4. Replies and simple “tweet-length” messages are just normal posts. I could be pedantic and POSSE all my posts, but I think that hits diminishing returns pretty quickly and just puts up more roadblocks for people actually connecting with me.

Is this perfect? Of course not, I have no idea what I’m doing. But, I’m going to give it a shot and see what happens.

What’s next

Well, aside from following the plan above of course, I have some ideas I’d like to explore.

It’d be cool to be able to aggregate comments and reactions from Twitter and Mastodon onto my website. There is some danger here, which means I will need to have moderation control over any comments (I don’t want to give random internet people the ability to host any text on my website). But, aggregating that would be cool and might help me manage things better than jumping around to different sites. Fortunately, there is a technology called Webmentions that allows people to direct comments and reactions to a website in a decentralized way. In fact, there is a bridge some folk from the IndieWeb community run, that make using Webmentions easy for sites like Twitter and Mastodon. ssh c There are also potential ways to connect more directly to other social networks like the Fediverse (e.g. hosting my site as a Fediverse server, directly pulling Mastodon replies) or Matrix (e.g. comments).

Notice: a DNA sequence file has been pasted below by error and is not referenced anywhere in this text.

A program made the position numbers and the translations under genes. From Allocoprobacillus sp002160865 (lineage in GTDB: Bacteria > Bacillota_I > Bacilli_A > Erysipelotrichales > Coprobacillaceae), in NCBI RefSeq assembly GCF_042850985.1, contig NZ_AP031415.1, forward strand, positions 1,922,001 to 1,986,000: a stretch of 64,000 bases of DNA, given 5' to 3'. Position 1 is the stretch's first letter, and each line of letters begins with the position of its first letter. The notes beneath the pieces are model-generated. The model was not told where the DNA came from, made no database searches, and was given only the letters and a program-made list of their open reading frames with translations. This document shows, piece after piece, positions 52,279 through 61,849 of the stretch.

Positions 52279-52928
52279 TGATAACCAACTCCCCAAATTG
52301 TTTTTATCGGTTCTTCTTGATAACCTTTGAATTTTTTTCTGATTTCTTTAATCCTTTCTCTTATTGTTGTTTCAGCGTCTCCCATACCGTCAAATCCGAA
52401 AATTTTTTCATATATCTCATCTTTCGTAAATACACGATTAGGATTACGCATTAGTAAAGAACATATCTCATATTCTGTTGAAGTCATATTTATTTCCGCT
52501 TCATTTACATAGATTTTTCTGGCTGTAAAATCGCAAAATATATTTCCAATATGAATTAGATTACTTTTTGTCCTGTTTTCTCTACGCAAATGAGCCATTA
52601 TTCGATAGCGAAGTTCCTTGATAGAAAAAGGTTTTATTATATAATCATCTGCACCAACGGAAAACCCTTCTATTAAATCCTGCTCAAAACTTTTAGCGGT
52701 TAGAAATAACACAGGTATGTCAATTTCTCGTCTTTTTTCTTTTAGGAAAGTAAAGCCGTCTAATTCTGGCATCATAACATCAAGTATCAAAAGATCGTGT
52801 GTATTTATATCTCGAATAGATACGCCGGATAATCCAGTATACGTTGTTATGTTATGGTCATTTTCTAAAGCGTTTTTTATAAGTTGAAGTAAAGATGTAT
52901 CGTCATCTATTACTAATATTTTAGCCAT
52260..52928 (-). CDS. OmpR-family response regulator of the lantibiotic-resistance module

I’d probably want to self-host any solution I use long term. I also like that my site is static, so any solution I implement will need to be careful to not compromise the advantages of that (which I’ve discussed a little in the past and plan to more in the future).

In any case, I expect to learn a lot from my new journey and plan to share that with anyone who wants to hit that follow button!

Till next time,
- Matthew Booe